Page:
1857-1860: With Mr. Allemand’s Youth in Marseilles that had been entrusted to the Oblates; consecration of Bishop Grandin.
1860-1862: Director of the minor seminary re-established at Notre-Dame de Lumières.
1862-1864: Professor of moral theology at the scholasticate at Autun, transferred there from Montolivet.
1864-1867: Mission preacher at Marseilles; Notre-Dame de la Garde and Le Calvaire.
1867-1872: Superior at Aix.
1872-1877: Superior at Le Calvaire, Marseilles.
1877-1883: Provincial of Midi: Vocations work and missions free of charge; extension of the ministerial work in the Midi; General Chapter held at Autun; beginning of works in Spain; negotiations for a foundation in Lyon; first expulsions; founding of a house in Turin; beginnings of works in Italy.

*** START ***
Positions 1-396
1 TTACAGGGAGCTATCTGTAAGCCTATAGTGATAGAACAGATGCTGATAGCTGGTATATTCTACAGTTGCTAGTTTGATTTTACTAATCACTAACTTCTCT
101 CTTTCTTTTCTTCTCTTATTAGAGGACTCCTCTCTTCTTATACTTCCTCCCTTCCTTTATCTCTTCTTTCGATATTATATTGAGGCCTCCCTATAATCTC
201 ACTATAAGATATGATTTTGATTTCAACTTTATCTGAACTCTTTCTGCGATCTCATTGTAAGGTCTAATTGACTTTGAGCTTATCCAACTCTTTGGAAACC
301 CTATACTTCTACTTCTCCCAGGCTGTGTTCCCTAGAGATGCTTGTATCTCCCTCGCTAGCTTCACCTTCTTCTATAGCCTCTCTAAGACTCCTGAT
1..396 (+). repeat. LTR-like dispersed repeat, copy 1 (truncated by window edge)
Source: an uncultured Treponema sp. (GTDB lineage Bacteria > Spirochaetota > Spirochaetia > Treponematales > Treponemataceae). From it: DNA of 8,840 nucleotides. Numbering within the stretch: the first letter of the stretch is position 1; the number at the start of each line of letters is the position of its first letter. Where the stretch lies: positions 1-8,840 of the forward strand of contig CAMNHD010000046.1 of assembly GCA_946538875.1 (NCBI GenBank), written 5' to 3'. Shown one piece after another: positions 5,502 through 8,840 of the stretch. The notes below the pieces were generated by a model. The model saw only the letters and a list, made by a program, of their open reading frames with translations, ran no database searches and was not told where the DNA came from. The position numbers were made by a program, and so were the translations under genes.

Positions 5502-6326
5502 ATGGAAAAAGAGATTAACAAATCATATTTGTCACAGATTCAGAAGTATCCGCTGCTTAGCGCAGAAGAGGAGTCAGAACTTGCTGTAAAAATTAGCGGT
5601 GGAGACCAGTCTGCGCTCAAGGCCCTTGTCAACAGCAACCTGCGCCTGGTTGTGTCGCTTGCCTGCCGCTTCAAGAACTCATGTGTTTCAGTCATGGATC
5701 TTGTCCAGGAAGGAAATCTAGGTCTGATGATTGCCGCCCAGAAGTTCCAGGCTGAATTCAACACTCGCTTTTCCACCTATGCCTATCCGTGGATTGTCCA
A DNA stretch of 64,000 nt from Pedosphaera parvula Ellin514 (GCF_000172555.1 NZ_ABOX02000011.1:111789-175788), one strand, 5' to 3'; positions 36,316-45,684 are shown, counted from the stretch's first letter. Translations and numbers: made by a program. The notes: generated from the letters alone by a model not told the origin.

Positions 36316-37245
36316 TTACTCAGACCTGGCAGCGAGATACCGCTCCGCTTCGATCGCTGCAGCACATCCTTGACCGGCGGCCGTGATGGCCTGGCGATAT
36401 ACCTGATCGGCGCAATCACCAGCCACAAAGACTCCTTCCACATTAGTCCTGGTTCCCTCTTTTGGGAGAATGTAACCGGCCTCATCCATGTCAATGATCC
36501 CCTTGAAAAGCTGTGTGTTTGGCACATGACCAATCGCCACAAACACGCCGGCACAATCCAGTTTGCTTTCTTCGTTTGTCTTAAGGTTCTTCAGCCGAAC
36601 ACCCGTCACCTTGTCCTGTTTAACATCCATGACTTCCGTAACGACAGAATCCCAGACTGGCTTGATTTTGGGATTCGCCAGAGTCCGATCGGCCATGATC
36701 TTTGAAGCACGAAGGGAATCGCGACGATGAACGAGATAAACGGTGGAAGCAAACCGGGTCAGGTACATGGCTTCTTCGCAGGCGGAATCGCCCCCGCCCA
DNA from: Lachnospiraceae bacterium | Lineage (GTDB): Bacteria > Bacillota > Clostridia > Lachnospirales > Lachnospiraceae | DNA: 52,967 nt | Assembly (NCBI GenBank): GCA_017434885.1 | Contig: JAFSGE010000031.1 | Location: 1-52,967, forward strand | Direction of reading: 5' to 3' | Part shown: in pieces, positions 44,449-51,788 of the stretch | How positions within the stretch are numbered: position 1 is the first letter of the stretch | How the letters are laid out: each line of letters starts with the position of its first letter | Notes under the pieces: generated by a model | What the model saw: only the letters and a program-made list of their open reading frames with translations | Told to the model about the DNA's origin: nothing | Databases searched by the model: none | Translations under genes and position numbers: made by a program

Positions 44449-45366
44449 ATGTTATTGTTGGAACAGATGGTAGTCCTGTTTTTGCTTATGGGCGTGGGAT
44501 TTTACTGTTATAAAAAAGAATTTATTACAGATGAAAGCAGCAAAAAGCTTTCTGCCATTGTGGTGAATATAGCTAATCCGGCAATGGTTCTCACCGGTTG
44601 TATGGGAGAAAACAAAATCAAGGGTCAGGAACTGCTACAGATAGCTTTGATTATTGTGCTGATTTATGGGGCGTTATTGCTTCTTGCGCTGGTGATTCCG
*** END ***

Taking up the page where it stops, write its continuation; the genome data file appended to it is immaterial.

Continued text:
1883-1886: Superior at Aix for the second time.
1886-1887: At Notre-Dame de la Garde; General Chapter in Rome.
1887-1891: Provincial in Canada; reconstruction of the house and the church at Hull; house at Témiscamingue; church of the Sacred Heart in Ottawa; establishment at Lac St-Jean; Catholic university of Ottawa; the Paradis affair.
1891-1897: Provincial of Midi for the second time: house of Notre-Dame de Soto in Spain; construction of the house in Lyon; house in Nice; juniorate in Rome; major seminary in Beneventum.
1897-1899: Superior of Le Calvaire for the second time.
1899-1903: At Sacred Heart in Montmartre; expulsion from Marseilles; General Chapter at Liège.